I first got to know him one Saturday afternoon this spring, when Fitz, Tamoobs and myself stopped in at my place to grab a thing or two before heading out to (or was it back from?) the park. We were a beer or two in and Collective Soul-voice (which is the precursor to the Creed voice, which in turn spawned the Nickelback voice. Did the Metallica voice start all of this?) singing a few of their mid-1990s classics. We'd seen my neighbour on our way in and we did the perfunctory head nod. He lives above the street on the main floor and spends a lot of his time on his balcony.
On our way out of my place, Fitz is singing "...hu-what's the hu-world I-hi hu-know..." and my neighbour pokes his head out his door. We get outside and I'm talking about my stationary non-stationary bike and my myriad problems keeping the tire filled (yes, I've changed the tube multiple times and ground down the rim edges where the hole was.) My neighbour starts asking me about the bike and gives me his bike pump and tools and doo-hickeys galore, suggesting likely problems, and pointing out other issues on my bike, like he's inspected it multiple times. I should say, my neighbour is, I'd venture, in his late-50s or early 60s, and he speaks French with a thick Eastern European accent. He lends me all sorts of gear and I tell him, well, I'm kind of busy now, but I'll give it a fix tomorrow. He says he'll give me a hand and then he tells me, in French, "you know, I grew up 30 minutes from Dracula."
I laugh, but he's one of those guys that doesn't know when he says something funny - or else, he doesn't dispense with the laughs very easily. I tell him that's interesting, but we have to go. And we go and I thank Fitzy for singing.
I forget to get home to get a new tire for the next day and I don't see him for a while. When I do, we talk about my bike. He doesn't understand why I haven't fixed it yet. I can't give him a legitimate answer other than, I work, I play baseball, I hang out with my girlfriend and friends and... He shrugs and gives me more advice. He says he needs his bike to get to his girlfriend's place. "Ma blonde," he calls her in his accent. It sounds more like "moh blond." He says there is a guy - likely some enemy who has a crush on his girlfriend - who he knows has punctured his tires twice with a pin when he stays over at her place for the night. He is sympathizing with my plight. I appreciate that.
The next time I see him, he tosses me a new brake line for my back tire and gives me more advice. It's a Sunday afternoon and it's hot as hell and I go out equipped with a cold Corona, but inadequate tools to replace the brake line and it's humid and it's not happening. The tube in the tire is shot to hell again. Here I thought I'd remedied the problem after discovering two brand new tires lying on Sherbrooke the night before. My neighbour is watching me from his balcony the whole time. I can feel his eyes on me, but for some reason, I can't ask him for help. Once I find out that he's gone inside, I slink back in with my tire in my hand and drop it on the floor. My apartment now looks like the Yellowknife dump - ripe for scavenging. There is junk everywhere. Coolers, tents, bike parts, bed shrapnel, Christmas lights and a Christmas tree...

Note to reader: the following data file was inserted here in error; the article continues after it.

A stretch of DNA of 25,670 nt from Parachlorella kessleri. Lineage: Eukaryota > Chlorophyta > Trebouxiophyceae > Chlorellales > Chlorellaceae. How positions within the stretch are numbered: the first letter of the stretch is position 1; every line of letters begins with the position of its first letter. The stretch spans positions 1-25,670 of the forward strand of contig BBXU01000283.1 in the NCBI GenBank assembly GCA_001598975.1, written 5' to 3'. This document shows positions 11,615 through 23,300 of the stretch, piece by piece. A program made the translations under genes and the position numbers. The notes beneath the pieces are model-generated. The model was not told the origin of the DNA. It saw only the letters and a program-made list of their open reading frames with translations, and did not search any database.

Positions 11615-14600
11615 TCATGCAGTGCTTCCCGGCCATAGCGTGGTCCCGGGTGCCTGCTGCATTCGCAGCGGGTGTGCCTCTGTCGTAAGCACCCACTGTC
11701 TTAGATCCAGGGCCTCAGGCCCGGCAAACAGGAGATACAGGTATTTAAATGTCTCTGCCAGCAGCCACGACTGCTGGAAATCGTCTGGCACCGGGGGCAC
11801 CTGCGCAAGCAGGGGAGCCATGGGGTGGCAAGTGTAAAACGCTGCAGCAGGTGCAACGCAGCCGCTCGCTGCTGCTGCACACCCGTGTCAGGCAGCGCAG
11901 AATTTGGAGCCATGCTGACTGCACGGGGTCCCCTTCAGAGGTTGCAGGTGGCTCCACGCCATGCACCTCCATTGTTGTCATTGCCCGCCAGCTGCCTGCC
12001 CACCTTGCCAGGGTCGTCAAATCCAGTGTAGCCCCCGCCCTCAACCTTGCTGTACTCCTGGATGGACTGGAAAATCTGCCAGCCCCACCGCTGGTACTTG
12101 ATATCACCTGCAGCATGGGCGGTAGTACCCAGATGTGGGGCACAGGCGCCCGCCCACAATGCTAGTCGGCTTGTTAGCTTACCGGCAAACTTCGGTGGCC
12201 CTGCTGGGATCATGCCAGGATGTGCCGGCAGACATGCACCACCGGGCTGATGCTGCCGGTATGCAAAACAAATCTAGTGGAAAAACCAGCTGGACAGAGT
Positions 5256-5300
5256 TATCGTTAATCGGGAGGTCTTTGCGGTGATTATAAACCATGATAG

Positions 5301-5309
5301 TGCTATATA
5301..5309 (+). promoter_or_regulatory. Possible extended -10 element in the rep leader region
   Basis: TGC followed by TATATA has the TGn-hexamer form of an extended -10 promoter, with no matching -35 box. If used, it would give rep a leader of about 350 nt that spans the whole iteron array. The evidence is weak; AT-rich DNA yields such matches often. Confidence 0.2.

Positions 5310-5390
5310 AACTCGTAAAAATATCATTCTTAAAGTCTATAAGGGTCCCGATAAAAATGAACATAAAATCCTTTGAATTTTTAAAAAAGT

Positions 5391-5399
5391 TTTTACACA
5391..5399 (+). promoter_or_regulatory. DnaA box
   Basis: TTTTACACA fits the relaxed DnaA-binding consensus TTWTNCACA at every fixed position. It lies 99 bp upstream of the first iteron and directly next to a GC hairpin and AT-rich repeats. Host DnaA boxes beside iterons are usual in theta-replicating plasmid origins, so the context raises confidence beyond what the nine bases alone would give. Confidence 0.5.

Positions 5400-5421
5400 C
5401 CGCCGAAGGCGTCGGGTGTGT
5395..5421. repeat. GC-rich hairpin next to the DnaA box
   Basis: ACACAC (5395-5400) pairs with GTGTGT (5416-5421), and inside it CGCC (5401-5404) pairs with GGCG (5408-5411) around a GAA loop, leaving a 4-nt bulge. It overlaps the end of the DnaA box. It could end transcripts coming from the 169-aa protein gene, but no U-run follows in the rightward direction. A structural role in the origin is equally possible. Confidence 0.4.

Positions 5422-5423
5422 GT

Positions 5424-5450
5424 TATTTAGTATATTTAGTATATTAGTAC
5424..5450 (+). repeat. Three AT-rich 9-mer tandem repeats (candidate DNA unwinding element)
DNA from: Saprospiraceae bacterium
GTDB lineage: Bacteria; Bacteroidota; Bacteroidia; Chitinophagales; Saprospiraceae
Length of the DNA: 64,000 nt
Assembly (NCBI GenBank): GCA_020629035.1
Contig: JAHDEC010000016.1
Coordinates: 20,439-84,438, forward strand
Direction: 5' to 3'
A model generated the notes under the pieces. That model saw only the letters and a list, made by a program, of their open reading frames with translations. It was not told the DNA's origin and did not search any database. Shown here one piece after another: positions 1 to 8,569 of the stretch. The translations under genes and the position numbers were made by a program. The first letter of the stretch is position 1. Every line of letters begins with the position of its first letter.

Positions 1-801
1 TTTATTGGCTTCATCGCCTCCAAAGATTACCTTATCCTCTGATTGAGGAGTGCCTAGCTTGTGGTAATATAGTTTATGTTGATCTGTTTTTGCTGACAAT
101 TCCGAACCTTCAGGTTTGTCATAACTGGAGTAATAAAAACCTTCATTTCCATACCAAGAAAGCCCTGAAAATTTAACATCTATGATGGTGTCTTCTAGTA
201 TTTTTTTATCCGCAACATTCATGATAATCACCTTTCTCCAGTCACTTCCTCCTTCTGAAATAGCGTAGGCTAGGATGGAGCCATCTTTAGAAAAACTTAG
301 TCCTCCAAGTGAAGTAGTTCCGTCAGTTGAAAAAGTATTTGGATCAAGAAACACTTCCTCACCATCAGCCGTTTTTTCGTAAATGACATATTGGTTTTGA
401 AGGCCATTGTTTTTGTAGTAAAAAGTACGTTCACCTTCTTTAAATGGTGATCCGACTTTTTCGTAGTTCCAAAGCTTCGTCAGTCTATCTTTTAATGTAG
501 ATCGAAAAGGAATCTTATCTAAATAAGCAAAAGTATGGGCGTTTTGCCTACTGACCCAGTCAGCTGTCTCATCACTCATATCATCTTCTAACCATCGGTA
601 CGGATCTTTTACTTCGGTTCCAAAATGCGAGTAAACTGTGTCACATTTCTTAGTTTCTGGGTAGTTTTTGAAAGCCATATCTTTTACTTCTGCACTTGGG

I go to my computer to watch a video on bike repair and my buzzer rings. I answer it and go to my door and there is my neighbour, dressed in his biker shorts and jogger's t-shirt, with a bike skeleton in his hand.
"Where did you get this?"
He was on his way to visit his 'blonde' when he saw a bike - minus its front tire - in an alley. He brought it back and was offering it to me. I laughed and grabbed it and added it to the collection. He said I could use his bike pump whenever. His son would be up.
I didn't fix the damn bike, though. I went to sleep, sprawled on top of my blanket in my undies with my fan billowing warm air onto me. The next night, I got home late and ran to the supermarket to get a frozen pizza and I walked by his apartment and could hear lively accordion coming from inside. I walked to where he wouldn't be able to see me - partly ashamed at still not having fixed my tire - and listened for a while. It sounded really good.
Tonight, I got home with some more takeout food and I saw him on his balcony, as usual. I asked him about the accordion and he said it had been him playing. He said his father was very good and that he had been taught the instrument when he was young. He plays now for fun. Of course, my French isn't the greatest, and his accent is one that I'm not used to, so I'm not entirely sure of all that he said, but the guy seems like he is full of stories.
His father died five years ago in Romania and left him a lot, including that accordion. Now this is where I can't tell you exactly what he was saying, but apparently, his home country wouldn't send him the accordion for some official reason. But he has a friend who is a judge and he got a special exemption from this rule and received the accordion.
He said he used to work in aerospace before he got sick. He said he's been in Montreal for 19 years and has never left the region - he has stayed within the area from "St. Hubert to Mirabel." He said he feels like an exile. He's only been home once since he left. Yet he has family here and different visitors all the time. He speaks a bunch of languages with these visitors. (Allegedly) he's got a more robust sex life than most of my friends, despite being old enough to be their grandfather in some cases.
I've talked to him a half dozen times and he's told me he comes from Dracula's land, he plays an accordion in the dark, he feels my bike pain and his tiny apartment is seemingly a storage space for bicycle-related gadgets and gizmos.
I told him we should have a beer on his balcony sometime. I want to confirm my suspicion that he might be the most interesting man in the world. He's definitely the most interesting person in this apartment.